After reaching a consensus that citizenship was using your time and talents to help one another, I decided to shift the conversation to specific roles of citizens. I asked the table what they thought about specialization and how they think it impacts, or should impact, your role as a citizen in social issues (an idea brought forth my John McKnight in “Professionalized Services”). The topic we ended up discussing was climate change. Julie started the discussion by declaring it was not only our right, but our obligation to do everything we can to prevent climate change. Rob agreed that we should do our best to reduce our carbon foot print at home, but believed it was not our obligation to fix the damage done by others, including corporations. He believed that specialization was required to correct social issues such as climate change. He said he would do what he could to reduce his carbon footprint, however, he works hard at his job and should not be expected to find new ways to reduce a corporation’s emissions; that was the job of the specialists. This led to a discussion about Americans’ large sense of individualism which seemed to spark Brittany and Katelyn’s interest. Both Brittany and Katelyn agreed that capitalism was to blame for Americans’ sense of individualism. They believed that to live together we need to share the nation’s prosperity somehow, an idea that seemed to sound a lot like socialism. Rob and I both believed that one could be a good citizen, and neighbor, while living in a capitalist community; we agreed that good values are rooted in the way you are raised and the culture your family has. The final comment was made by Julie and seemed to conclude the overall thoughts of the group: “You should act like a camera crew from 60 Minutes is following you around your whole life, if you don’t want the whole world to see it, don’t do it.”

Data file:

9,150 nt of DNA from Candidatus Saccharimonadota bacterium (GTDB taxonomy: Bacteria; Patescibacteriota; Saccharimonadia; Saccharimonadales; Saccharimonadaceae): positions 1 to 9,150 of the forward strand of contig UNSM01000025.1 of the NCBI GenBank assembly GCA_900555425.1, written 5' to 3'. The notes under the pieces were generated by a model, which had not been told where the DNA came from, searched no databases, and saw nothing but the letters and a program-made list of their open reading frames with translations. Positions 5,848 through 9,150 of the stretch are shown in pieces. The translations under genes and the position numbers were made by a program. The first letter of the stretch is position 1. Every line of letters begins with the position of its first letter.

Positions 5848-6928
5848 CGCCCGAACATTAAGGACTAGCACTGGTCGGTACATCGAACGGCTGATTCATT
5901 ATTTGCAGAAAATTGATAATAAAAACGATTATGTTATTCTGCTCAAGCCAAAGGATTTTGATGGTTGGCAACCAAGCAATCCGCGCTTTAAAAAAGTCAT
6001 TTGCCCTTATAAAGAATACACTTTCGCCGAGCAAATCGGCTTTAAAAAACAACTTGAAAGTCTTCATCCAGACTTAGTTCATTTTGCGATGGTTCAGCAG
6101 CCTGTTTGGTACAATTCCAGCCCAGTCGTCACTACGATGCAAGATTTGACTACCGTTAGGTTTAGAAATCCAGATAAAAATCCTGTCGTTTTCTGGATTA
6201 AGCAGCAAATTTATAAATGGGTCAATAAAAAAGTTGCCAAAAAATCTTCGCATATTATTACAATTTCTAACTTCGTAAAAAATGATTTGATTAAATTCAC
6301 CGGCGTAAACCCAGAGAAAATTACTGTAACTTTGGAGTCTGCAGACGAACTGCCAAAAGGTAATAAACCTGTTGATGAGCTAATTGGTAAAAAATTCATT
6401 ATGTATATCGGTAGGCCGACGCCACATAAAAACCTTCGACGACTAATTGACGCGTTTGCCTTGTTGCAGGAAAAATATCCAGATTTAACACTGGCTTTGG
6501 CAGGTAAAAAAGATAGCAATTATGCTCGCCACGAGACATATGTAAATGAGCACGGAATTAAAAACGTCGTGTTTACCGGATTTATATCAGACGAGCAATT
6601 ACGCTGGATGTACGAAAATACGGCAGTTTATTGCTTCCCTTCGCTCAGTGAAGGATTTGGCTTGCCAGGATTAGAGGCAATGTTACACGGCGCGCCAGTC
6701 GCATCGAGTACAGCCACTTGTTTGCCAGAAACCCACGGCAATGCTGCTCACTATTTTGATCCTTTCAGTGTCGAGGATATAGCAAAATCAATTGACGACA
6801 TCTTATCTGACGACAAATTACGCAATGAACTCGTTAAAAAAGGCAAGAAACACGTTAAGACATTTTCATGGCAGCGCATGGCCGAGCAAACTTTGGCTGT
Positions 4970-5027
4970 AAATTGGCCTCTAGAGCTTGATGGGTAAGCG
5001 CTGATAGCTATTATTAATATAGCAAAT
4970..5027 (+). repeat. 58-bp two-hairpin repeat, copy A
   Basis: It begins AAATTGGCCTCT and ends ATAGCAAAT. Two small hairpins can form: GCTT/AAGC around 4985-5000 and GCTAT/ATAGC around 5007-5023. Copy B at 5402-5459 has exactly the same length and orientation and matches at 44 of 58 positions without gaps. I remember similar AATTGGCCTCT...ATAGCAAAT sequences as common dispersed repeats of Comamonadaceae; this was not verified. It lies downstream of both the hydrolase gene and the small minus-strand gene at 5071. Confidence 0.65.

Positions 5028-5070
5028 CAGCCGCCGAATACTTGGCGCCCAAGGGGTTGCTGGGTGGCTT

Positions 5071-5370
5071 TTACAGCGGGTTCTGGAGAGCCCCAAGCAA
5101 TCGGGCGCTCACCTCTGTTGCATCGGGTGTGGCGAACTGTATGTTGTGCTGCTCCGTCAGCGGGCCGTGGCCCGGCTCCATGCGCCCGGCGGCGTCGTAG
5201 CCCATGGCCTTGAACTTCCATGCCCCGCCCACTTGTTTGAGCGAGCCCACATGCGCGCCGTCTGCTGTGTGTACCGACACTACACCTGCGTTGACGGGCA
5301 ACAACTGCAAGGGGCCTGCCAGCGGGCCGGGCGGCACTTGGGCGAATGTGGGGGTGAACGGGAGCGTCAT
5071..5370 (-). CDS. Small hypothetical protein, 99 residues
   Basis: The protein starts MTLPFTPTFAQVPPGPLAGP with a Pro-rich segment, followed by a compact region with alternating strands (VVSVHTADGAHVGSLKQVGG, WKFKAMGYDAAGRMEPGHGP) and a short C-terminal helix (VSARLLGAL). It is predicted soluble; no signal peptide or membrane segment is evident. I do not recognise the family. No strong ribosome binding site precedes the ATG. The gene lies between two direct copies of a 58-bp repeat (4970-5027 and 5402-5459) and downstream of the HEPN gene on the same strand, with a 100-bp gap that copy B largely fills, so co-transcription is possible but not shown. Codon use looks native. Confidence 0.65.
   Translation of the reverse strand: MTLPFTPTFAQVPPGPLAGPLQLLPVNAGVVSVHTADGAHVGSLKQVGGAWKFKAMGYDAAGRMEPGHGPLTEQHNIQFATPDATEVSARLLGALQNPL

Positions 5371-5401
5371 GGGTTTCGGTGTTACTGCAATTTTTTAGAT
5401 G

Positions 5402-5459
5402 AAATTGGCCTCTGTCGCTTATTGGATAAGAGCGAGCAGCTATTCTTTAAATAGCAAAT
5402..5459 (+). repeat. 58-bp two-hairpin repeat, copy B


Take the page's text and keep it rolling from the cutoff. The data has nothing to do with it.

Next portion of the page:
Before this discussion, I only had a rough idea of what citizenship meant to me. I disagree with my family on countless things, however, I get many of my values and opinions from them; the value of citizenship being one of them. From the readings in this class I have been able to become well educated in different ideas of citizenship, however, from this discussion I learned that my idea of citizenship stems from a sense of individualism as well as family values. I learned that everyone has their own individual time and talents, it is simply everyone’s duty to use them to better their neighbor. I also learned that I still don’t know my opinion of specialization in social issues. I was pro-specialization at the beginning of the year, however, after reading John McKnight’s “Professionalized Services”, I am unsure. This class and discussion opened my mind to a view on specialization that I was not aware of and I hope to continue to explore the options of tackling social issues as I mature.